In the Heart of the Desert (2008)

In In the Heart of the Desert, John Chryssavgis offers the best introduction to the desert fathers and mothers I have have come across. Fundamentally, the desert elders were about being fully alive, says Chryssavgis. They offered examples for inspiration, but never models for imitation. “Rather, an invitation is here extended to find the proper wavelength, that frequency where we are touched and transformed by their sayings” (3, emphasis added).

The book begins with a brief overview of the stages the text of the Sayings of the Desert Fathers has undergone.

  1. The transmission of the sayings, originally verbal tradition
  2. The transition of the elders’ saying from an oral to a written tradition
  3. Development of the sayings into edited volumes
  4. The long period between the sayings and us

The second chapter talks about the world of the desert fathers and mothers. They were seeking ways to live the life of a martyr after the age of the martyrs had come to an end with the acceptance of Christianity by the empire. Thus, they reversed “ordinary social values and expectations.” Chryssavgis says, “Society expects its citizens to be active and productive. In society, you are useless if you are not valuable. This expectation translates today into our attitudes toward minorities, or toward the elderly, the disabled, and especially young children. The Desert Fathers and Mothers proclaimed a different set of values, where change occurs through silence and not war; where inaction may be the most powerful source of action; and where productivity may be measured by obscurity, even invisibility” (17).

After a chapter highlighting some of the more prominent monks in the Sayings, chapter 4 talks about the desert. Chryssavgis says it was never understood as an empty place; instead the vastness of the desert portrays “the presence of a boundless God” (34). Living in the desert, then, “means living for God” (35). Chryssavgis says that we all must traverse the desert in our journey to God. “Ironically, you do not have to find the desert in your life; it normally catches up with you…. Dressing this desert up through our addictions or attachments…will delay the utter loneliness and inner fearfulness of the desert experience…. If…we accept to undergo this experience voluntarily, then it can prove both constructive and liberating” (36).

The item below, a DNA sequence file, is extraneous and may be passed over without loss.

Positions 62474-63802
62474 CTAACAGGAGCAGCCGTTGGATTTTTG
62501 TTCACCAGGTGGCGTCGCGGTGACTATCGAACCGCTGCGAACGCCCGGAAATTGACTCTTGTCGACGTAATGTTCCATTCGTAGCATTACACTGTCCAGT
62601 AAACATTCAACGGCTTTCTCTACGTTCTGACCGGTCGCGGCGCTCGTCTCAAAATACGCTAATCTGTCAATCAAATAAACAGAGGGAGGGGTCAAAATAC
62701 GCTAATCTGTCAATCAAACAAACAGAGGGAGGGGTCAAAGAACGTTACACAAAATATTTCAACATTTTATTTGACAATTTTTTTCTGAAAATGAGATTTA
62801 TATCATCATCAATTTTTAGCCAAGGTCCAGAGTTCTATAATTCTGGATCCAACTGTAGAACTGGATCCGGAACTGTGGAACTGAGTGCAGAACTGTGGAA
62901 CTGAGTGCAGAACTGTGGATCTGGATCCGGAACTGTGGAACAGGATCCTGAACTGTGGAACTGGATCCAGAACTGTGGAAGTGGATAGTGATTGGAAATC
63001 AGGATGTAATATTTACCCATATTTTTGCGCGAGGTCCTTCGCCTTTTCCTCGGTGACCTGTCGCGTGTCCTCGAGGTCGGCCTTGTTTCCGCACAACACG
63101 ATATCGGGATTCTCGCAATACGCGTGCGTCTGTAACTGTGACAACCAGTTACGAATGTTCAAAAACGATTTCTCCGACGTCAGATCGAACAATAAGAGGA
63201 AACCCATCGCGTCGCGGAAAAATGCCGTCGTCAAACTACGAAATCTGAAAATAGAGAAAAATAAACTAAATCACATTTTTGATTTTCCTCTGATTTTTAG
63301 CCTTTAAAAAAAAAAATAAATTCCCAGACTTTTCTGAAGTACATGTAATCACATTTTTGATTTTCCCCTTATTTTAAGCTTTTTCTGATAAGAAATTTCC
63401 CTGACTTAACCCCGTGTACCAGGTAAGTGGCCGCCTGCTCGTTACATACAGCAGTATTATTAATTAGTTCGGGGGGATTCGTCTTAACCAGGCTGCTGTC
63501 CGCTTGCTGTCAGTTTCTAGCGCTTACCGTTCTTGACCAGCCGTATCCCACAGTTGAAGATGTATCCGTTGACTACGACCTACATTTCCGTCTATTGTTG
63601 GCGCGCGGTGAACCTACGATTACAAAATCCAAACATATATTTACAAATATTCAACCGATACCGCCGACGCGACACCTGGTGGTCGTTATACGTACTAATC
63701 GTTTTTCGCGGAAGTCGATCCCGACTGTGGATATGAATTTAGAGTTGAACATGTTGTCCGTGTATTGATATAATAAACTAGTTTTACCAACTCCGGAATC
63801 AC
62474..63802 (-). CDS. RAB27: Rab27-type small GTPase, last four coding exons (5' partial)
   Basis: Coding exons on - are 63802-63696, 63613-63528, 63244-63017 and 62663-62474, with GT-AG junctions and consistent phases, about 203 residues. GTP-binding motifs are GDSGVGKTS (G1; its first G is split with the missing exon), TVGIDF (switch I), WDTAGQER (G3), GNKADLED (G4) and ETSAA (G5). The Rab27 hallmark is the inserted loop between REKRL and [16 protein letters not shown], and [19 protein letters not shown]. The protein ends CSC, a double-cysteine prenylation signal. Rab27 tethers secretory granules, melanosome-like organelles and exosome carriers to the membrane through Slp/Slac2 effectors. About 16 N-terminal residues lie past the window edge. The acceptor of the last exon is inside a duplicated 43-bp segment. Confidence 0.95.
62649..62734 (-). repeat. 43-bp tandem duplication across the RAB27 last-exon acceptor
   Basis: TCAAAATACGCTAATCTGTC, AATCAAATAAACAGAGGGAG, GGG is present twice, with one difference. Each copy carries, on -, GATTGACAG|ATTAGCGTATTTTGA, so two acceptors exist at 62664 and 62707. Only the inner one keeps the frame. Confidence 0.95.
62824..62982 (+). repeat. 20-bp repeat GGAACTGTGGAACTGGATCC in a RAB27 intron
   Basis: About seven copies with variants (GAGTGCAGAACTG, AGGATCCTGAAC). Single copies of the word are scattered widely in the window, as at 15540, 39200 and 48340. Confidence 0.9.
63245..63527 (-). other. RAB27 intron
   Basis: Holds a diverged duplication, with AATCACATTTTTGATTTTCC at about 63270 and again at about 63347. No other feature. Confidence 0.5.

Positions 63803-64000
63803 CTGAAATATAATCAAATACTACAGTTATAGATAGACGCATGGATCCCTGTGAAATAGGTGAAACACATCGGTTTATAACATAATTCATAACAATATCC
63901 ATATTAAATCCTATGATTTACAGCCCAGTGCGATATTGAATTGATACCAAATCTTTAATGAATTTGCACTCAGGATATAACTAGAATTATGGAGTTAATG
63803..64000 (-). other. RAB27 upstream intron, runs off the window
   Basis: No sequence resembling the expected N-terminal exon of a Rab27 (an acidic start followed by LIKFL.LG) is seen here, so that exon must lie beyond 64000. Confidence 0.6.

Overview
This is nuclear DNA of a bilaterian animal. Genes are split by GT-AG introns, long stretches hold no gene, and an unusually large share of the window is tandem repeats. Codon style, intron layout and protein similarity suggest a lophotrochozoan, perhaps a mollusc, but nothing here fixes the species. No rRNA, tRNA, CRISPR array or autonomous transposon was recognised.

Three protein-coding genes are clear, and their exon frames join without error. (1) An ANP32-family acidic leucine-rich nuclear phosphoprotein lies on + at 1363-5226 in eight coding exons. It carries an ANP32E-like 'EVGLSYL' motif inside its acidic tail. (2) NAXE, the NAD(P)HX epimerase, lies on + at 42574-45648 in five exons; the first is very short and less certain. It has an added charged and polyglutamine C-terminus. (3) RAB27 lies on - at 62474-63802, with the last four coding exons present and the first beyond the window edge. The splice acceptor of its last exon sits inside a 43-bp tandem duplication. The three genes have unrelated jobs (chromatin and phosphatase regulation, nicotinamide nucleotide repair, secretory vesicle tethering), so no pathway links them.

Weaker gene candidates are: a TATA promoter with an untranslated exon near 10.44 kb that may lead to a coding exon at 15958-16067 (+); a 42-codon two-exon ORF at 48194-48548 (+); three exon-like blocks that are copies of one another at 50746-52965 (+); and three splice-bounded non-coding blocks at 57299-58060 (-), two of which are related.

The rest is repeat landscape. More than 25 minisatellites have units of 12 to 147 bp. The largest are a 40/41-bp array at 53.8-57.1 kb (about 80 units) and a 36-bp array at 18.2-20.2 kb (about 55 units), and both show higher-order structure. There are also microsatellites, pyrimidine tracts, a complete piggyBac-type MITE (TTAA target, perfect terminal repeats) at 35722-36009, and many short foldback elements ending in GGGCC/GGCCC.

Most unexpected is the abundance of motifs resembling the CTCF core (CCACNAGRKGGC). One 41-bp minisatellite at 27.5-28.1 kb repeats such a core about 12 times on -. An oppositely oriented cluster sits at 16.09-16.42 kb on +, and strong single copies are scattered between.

The fifth chapter, about demons, arrives at the conclusion that the desert elders’ spirituality is one of imperfection: “They do not conceal — nor do they presume to know any ‘magical’ ways around — these imperfections.” Chryssavgis continues, “We are to become conscious of our inner desires and personal weaknesses, to confront and accept them in uncompromising simplicity and radical sincerity, without any rationalization or complication” (38–39).

Chapter 6 discusses the cell: the place where we learn patience. “The boundaries of our cell are gradually expanded to include every moment in our life and every detail in our world” (43).

The next chapter is an excellent discussion of silence and tears. “When words are abandoned, a new awareness arrives. Silence awakens us from dullness of awareness, from dimness of vision” (45). The most helpful observation in the book is Chryssavgis’ words about words: “Words are ways of affirming our existence, of justifying our actions. We speak in order to excuse ourselves, within ourselves and before others; whereas silence is a way of dying — within ourselves and in the presence of others. It is a way of surrendering life, always in the context and in the hope of new life and resurrection” (46). Having paid attention to my words this past week, I see that most of them are indeed in some way said to justify myself; silence, then, is needed in order to accept the self as imperfect but on a journey, and as a way of being in God’s presence. “You just sit; you just stay; you just wait. Then, when you arrive at the end of your individual resources, an infinite and eternal source can open up” (48). Our imperfections are perfected in weakness (cf. 2 Cor 12:9); and so tears represent our desire to be perfected as well as our admission that we are not God. “Desert spirituality underlines imperfections as the only way toward perfection. There is, quite simply, nothing beyond watching, waiting in, and weeping for our imperfections.” Chryssavgis continues,

For the Desert Fathers and Mothers, there is no stage beyond this knowledge of imperfection. Perfection is for God, not for us; imperfection is ours to know and embrace, not to forgo or forget. In the desert, the Gospel injunction to “be perfect, as your heavenly Father is perfect” (Matt 5:48) becomes a vision of realism. It does not remain some vague dream or romanticism, but is perceived through the lenses of reality. For these elders, life is a continual balance of tensions, a perpetual standing beneath the cross, an unceasing weeping (50–51).

Chapter 8 discusses the heart and the passions. Chryssavgis suggests that there are two ways to think of the passions: as evil or as neutral. As evil, they should be wiped out; as neutral, they should be struggled with so that they lead to our spiritual health and not our demise.